Crackdown on smoking at shisha outlets

Shisha cafe operators are concerned because food sales alone will not be able to sustain their business. — Photos: YAP CHEE HONG/The Star

THE Federal Territory Health Department (JKWP) is planning to launch a major crackdown on shisha cafes in Kuala Lumpur in relation to the smoking ban at eateries.

Department director Dr Param Jeeth Singh told StarMetro that the crackdown was supposed to take place last month, but somehow the operators got wind of the exercise and the coronavirus outbreak required immediate attention.

“Apart from the shisha cafes, we will also inspect restaurants to see if they are observing the smoking ban, ’’ he said.

Param Jeet said the blitz which would take place in the Bukit Bintang Golden Triangle, which is the city’s shisha hub with more than 50 outlets.

“If the shisha cafes are merely offering hookah, then it’s not an issue. However, if food and drinks are being served, then we have a problem, ’’ he said.

Asked whether there were many shisha cafes serving food on the side, Param said, “most likely most of them are also selling food.”In light of the smoking ban in eateries, customers are not allowed to smoke within 3m from the outlet.

That would mean that the majority of shisha cafes could be out of business.

“Unlike other eateries which are backed by a body that informs operators on government policies, shisha cafes are pretty much on their own.

“It is not practical to approach each outlet individually to inform them on the new rules. The onus is on them to keep abreast of any new policies, ’’ he added.

Kuala Lumpur City Hall (DBKL) Health and Environment Department director Datin Noor Akma Shabudin said the local authority would be assisting JKWP in the upcoming operation.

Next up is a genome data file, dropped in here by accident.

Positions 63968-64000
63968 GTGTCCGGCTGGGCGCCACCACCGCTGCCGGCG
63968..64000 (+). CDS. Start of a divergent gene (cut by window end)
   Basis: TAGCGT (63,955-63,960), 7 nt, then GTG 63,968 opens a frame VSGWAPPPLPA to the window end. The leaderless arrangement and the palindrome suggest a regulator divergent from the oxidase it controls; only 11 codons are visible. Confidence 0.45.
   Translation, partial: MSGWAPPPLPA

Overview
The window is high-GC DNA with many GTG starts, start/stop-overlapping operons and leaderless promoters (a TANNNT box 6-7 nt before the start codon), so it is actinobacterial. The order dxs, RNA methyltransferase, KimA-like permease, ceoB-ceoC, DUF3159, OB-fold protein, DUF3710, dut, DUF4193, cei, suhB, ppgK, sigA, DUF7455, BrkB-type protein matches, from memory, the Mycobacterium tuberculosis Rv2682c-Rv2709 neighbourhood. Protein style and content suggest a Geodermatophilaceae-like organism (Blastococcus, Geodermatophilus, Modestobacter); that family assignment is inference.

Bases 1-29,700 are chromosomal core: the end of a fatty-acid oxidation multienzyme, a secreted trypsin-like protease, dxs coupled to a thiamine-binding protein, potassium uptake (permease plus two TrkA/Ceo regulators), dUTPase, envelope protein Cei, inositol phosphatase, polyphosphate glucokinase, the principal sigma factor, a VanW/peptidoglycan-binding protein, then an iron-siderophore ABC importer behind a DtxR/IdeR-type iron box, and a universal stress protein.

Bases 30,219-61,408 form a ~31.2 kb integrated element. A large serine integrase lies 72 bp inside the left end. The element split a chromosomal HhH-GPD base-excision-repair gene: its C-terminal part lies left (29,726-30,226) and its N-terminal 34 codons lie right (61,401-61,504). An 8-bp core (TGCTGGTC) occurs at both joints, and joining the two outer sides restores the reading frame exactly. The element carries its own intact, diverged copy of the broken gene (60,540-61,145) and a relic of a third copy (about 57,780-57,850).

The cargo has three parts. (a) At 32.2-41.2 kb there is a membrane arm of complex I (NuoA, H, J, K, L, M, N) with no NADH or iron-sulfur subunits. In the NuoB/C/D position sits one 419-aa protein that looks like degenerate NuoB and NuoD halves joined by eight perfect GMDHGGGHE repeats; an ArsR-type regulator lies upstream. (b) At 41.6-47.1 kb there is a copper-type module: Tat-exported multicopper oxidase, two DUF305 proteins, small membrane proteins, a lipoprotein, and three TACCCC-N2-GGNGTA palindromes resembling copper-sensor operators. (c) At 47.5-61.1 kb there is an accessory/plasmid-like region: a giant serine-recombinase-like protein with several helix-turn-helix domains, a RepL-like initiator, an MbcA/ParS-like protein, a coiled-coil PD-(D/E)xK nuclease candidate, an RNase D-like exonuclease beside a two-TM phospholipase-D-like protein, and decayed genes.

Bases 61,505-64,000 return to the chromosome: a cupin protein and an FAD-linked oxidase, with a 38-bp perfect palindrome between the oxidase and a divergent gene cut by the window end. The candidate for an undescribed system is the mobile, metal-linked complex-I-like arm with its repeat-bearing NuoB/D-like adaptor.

“In the operation, samples will be collected and checked for nicotine. Products found to be carrying the substance and if there are ashtrays within the premises, compounds will be issued, ’’ she said, adding that from the looks of it, the operation would most likely wipe out the entire shisha business in the city.

The Health Ministry started enforcing the smoking ban on all eateries, including open-air dining areas, as per Regulation 11(1) Control of Tobacco Product Regulations 2004 (Amendment) Regulations 2018 since Jan 1 this year.

The regulations prohibit smoking within a 3m radius from any table or chair at an eating place.

Besides tobacco products, vape and shisha with nicotine are included in the ban.

Enforcement was also carried out on all food premises owners under Regulation 12(1) of the Control of Tobacco Product Regulations 2004 to ensure that their eateries are free from all forms of smoking by displaying the no-smoking sign clearly and not providing ashtrays or service selling shisha or other types of smoking equipment.

Those caught smoking in prohibited areas can be fined up to RM10,000 or face two years’ jail, while eateries found to have allowed customers to light up will be slapped with a maximum fine of RM2,500.

Eatery operators are required to display prominently “No Smoking” signs measuring at least 40cm x 50cm at their premises.